Tennesse School For The Blind
Man, what a magnificent building!
Jim Stephens at South Nashville has this:
Corner of Filmore street (Hermitage Ave.) and Middleton around 1882. Judging from the apparent unpaved streets and the 1780’s horse-drawn coach, this photo seems much older. However, the Tennessee School for the Blind in the background had obtained its new additions on each end of the center part of the building along with the new center tower which dates the photo for us somewhat. The center portion was at first a residence for John Lea, a prominent Nashville Judge in the 1870’s. Judge Lea donated this home to the State of Tennessee for use as a school for the blind. The State added the two wings and the center tower around 1881. Sometime later the cupolas on each end section were removed (probably by a storm) and never replaced. A bell tower similar to the cupolas was constructed and placed on top of the center portion. That same bell hangs in a brick bell tower today on the campus of the new School for the Blind which was constructed in the Donelson area in 1952. The old building shown here was demolished around the mid 1960’s.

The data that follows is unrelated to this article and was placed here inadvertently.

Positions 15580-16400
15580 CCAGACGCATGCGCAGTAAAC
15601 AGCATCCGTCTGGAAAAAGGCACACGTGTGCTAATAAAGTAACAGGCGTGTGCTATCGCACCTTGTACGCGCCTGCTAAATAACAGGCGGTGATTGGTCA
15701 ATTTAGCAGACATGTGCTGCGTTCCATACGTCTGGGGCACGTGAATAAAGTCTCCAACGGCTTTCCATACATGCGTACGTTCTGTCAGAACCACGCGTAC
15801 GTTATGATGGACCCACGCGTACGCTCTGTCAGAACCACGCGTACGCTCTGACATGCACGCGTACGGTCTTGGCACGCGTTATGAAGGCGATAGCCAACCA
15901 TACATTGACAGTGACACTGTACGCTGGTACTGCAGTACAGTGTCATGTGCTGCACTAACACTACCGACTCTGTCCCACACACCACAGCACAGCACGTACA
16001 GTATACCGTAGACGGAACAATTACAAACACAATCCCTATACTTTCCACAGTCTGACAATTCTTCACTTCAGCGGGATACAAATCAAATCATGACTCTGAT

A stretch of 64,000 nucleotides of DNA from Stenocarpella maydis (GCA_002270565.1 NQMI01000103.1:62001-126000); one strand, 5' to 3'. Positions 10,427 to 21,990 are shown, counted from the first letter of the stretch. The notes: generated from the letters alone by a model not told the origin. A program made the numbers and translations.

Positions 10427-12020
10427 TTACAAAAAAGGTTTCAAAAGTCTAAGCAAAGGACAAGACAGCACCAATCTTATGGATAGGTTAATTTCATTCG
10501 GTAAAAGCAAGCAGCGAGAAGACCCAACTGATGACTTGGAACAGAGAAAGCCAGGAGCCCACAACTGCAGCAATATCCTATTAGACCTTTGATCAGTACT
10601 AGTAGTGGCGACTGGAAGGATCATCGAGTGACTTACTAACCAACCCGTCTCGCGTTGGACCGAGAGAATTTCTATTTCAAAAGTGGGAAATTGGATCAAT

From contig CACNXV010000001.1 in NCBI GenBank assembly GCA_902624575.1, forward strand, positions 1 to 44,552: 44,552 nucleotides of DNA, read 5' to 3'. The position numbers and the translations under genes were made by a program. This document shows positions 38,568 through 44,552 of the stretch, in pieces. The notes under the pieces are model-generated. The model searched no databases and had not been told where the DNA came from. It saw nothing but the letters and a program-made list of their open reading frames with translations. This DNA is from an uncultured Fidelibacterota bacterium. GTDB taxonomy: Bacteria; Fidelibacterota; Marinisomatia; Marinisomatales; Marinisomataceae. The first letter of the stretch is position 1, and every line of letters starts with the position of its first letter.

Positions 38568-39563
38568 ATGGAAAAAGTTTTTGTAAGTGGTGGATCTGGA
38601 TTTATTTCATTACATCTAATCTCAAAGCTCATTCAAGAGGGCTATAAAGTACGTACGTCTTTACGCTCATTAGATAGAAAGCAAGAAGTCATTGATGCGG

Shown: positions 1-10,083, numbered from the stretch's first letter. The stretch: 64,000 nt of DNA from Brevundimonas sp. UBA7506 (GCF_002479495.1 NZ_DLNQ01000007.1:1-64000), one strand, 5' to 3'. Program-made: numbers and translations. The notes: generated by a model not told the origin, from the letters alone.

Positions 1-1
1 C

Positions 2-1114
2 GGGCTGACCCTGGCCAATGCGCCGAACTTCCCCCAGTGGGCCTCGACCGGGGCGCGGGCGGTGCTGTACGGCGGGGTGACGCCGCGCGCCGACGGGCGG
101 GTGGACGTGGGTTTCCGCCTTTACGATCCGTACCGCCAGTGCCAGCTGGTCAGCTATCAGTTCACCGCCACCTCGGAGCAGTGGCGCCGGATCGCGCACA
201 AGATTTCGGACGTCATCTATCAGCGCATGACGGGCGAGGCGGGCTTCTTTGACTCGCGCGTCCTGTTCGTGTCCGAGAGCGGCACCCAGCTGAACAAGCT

Sir Francis Joseph Campbell (left) with second wife Sophia (right)
In 1840, 4-year-old Winchester, Tennessee native Francis Joseph Campbell was accidently blinded by a Locust branch. His parents provided him with every educational opportunity, including being the second child enrolled in the newly created Tennessee School for the Blind. Campbell went on to serve as Superintendent of the school and pioneered teaching techniques that revolutionized education. He later moved to England where he helped found the Royal Normal College and Academy of Music, which was so successful he was knighted in 1909 by King Edward VII. Sir Francis Campbell returned to American in 1912 where he remained until his death in 1914.